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Write Like You Speak and Sell Like Hell

Posted by Sarah Scudder on May 3, 2016 12:12:00 PM

I used to suck at writing. I was expected to be a good writer, given my dad's profession. My dad is an English teacher and writer. (Yes, free editing is a perk. How do you think my writing sounds so darn good?) One would assume that my skills would be at least semi-proficient because I had always been around creative people and writers. Really good writers.

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Topics: Sales, Marketing, Writing

7 New Rules for Sales and Marketing

Posted by Barb Pellow on Mar 22, 2016 1:00:00 PM

In the print industry, service providers frequently view marketing and sales as a medicine to be taken when something is wrong. (So, your business is down this quarter? Add some salespeople, do a little marketing and you'll feel better in the morning.) Yet the most successful companies recognize that proactive sales and marketing investments are vital to growing and driving business results.

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Topics: Sales, Marketing

8 Steps to Designing a Winning Sales Process

Posted by Kate Dunn on Feb 16, 2016 11:30:00 AM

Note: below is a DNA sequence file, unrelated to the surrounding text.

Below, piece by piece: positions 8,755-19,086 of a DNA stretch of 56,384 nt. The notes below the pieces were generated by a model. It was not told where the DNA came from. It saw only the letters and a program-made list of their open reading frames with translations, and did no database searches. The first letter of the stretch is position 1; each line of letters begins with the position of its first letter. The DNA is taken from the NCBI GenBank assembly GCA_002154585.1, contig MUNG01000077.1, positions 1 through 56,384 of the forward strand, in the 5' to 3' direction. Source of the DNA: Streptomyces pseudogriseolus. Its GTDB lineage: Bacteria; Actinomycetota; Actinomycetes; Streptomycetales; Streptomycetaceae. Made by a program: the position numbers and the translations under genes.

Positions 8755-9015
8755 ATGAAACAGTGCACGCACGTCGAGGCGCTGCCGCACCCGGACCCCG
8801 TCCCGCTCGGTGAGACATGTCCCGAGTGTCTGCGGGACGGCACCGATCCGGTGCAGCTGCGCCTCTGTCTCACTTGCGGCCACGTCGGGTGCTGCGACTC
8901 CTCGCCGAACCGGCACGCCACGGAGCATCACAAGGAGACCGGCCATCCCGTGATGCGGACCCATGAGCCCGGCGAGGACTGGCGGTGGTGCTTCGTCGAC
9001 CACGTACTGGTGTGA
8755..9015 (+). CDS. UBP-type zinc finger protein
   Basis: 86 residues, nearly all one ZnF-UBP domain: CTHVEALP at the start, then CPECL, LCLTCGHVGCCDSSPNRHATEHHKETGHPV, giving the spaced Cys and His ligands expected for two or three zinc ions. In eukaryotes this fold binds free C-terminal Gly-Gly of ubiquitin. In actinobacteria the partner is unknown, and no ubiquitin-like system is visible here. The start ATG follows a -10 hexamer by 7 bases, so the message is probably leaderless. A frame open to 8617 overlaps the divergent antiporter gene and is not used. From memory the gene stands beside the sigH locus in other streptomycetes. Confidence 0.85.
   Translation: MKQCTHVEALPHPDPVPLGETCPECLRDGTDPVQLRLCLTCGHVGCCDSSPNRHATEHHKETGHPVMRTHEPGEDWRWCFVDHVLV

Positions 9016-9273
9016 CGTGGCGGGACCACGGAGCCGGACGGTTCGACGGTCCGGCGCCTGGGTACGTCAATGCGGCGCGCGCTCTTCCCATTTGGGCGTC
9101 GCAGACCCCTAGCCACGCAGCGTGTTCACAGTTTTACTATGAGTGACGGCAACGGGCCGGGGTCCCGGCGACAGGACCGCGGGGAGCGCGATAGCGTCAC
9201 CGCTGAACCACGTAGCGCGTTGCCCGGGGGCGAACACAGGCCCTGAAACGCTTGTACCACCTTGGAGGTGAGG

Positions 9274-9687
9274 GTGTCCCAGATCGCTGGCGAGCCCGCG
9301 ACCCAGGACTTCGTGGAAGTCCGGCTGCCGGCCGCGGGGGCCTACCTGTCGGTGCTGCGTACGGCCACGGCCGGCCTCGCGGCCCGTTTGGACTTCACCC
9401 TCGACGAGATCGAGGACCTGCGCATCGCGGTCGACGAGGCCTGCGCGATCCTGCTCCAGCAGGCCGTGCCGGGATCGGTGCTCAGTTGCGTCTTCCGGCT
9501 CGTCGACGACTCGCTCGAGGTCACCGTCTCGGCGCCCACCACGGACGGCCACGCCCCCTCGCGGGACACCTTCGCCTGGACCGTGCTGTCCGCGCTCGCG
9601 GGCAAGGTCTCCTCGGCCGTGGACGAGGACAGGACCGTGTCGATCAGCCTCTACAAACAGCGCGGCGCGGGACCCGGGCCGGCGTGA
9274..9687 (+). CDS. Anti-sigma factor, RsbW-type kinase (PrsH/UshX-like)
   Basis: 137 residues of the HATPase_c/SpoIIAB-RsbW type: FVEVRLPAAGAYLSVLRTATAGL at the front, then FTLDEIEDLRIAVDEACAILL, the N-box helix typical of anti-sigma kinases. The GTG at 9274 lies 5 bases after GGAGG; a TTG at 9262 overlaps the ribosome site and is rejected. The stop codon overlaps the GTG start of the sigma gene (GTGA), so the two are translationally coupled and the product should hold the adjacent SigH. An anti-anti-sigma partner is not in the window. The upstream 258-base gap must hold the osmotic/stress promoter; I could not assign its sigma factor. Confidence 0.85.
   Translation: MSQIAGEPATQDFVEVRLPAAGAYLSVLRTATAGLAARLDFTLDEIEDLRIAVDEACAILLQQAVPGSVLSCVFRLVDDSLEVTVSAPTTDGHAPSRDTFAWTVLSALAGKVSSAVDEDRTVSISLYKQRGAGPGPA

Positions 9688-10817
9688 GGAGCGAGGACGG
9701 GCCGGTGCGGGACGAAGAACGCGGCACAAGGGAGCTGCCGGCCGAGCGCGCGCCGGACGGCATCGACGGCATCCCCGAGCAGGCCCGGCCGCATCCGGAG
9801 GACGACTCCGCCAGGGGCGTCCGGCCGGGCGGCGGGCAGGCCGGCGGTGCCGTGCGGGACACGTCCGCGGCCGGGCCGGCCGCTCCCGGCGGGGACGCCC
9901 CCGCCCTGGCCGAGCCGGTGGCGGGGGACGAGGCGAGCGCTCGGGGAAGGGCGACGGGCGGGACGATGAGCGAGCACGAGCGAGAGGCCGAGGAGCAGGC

Winning sales processes are not created by happenstance. They are the direct result of a solid commitment by company leadership to develop and support a sales culture that has common goals and practices. The following eight steps offer an easy-to-follow guide to help sales managers change the sales process and improve results.

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Topics: Sales, Business Development, Strategy

Business Development Strategies Road Map

Posted by Barb Pellow on Feb 11, 2016 2:00:00 PM

The cover story of January's PS Magazine provides a road map for delivering the right customer experience. 

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Topics: Data & Technology, Sales, Business Management

The Power of Keeping it Simple

Posted by Sarah Scudder on Nov 25, 2015 12:37:00 PM

"Complexity is your enemy. Any fool can make something complicated. It is hard to make something simple." – Richard Branson

I've been in the "real" workforce for 11 years (I turned 32 this past April). I took a sales job at a small print distributor after college. I had no sales training or experience. I've always wanted the flexibility that comes with owning my own business and thought that working for a small business would give me the hands-on experience needed to start my own company someday.

I quickly learned that our company's value proposition was weak and would not hold up against our competition. Our company did not have solid long-term strategies. How was our company going to help clients make more money? How would we differentiate ourselves from the thousands of other companies in the print industry?

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Topics: Sales, Business Management

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